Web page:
Original written by Ukrainian journalist Aleksandr Sabiy and published here by Korrespondent.net; translated from Russian by J.Hawk
Ukraine is yet again facing the horrifying threat of a default. Nobody is talking about it but–only until the next resumption of negotiations with the creditors’ committee. We’ve already seen how good Nataliya Yaresko is at reaching agreements. Until recently, the negotiations were held in the open, now they are conducted from Washington (because that’s where Ukraine’s Finance Minister is trying to reach agreement with the creditors), and there are no news at all. The failure of negotiations will be properly perceived as the logical finale of the “eurointegration” policy of the Poroshenko-Yatsenyuk government. EU Association has not brought the Ukrainian people any improvements, and the creditors’ inflexibility (Western creditors, please note) will finish off the country’s economy.”That which we expect from the Washington negotiations has already happened. Three years ago, on the night of 27 October 2011, EU country leaders at a Brussels summit agreed to write off 50% of Greece securities’ debt to private investors to the tune of 100 billion euro out of 210 billion of Greece’s obligations to banks. Moreover, Greece additionally received 100 billion euro of aid from the EU and the IMF. All of that Greece received in return for fulfilling IMF conditions. Conditions which are nearly identical to those being fulfilled by Ukraine for the sake of rather less aid. Has it helped Greece? We already know the answer,” writes the former NBU head Sergey Arbusov, commenting the possible outcome of the negotiations.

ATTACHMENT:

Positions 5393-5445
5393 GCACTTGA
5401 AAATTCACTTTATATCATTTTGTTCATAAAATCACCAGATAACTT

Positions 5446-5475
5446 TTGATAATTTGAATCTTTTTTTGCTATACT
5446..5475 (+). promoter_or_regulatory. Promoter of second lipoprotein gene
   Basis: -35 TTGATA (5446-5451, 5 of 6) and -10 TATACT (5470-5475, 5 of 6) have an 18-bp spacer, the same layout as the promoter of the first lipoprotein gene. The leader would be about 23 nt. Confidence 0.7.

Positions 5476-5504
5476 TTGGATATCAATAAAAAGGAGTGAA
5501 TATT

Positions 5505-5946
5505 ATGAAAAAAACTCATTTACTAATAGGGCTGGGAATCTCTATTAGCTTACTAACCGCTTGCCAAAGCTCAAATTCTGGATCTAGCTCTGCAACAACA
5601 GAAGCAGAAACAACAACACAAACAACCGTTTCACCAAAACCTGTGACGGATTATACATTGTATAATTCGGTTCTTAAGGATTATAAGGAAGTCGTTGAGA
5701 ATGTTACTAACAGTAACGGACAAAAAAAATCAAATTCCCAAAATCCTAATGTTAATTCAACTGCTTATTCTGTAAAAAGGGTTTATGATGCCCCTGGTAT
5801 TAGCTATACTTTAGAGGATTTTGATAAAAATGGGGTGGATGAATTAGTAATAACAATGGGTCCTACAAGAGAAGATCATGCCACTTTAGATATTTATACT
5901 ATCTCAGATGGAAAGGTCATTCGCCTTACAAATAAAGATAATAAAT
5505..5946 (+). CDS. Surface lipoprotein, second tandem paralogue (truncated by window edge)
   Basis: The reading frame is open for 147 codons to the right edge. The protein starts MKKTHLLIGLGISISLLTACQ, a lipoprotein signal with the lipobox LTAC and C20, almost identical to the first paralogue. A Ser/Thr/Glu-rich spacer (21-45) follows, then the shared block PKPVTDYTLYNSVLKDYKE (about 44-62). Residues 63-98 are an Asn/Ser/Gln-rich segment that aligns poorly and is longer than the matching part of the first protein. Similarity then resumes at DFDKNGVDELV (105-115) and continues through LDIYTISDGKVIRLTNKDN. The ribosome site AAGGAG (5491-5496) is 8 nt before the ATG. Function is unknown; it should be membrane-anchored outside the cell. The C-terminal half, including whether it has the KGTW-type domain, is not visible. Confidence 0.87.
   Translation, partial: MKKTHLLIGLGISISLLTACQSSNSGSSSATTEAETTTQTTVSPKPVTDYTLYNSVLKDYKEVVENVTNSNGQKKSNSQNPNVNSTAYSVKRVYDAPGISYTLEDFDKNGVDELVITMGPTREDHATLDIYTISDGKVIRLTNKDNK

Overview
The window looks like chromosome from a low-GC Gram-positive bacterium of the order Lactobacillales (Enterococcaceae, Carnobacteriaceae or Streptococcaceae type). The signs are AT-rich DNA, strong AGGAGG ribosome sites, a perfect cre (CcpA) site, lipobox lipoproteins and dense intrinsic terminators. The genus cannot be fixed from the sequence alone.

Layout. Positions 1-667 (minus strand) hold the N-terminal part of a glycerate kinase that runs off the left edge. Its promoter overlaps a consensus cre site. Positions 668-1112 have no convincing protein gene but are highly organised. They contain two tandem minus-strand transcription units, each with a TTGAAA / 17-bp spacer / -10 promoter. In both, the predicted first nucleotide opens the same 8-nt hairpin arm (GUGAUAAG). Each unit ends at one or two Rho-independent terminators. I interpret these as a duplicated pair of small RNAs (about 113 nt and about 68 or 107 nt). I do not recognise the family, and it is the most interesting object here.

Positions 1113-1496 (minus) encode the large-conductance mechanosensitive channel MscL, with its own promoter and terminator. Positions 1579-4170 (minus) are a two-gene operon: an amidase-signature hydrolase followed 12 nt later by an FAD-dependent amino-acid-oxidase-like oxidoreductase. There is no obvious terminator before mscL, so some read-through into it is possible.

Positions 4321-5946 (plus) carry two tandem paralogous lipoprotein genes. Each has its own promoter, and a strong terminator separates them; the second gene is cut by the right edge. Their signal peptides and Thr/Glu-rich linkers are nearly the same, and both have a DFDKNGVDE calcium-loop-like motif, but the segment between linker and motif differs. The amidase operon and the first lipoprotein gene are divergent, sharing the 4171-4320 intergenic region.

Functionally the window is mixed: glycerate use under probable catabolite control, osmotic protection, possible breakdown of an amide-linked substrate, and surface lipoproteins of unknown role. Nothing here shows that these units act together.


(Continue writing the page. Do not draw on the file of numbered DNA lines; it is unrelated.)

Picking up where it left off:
Naturally, the IMF approach failed: reducing budget expenditures and individual incomes only exacerbated social inequality, poverty, and the increase in protest sentiments. At the time, incidentally, the Greece’s national debt increased by 46% over five years. Here it is growing even faster. While 2014 GDP fell by 6.8% and in 2015 in the first six months alone it fell by 16.3%! The economy is not receiving any resources, administrative limitations and political instability is frightening off the investors.
Even if the negotiations are successful, these problems will not go anywhere, just as the hapless government will not go anywhere, government which is incapable of saving its population from mass impoverishment. Greece is not being helped today because they are “just like us,” but because it is a member of the EU and the Eurozone. Those are rather different things. Nobody will “give us a buck” in Europe. Incidentally, we’ll see, maybe we’ll have enough and turn down IMF recommendations and save what’s left of the country.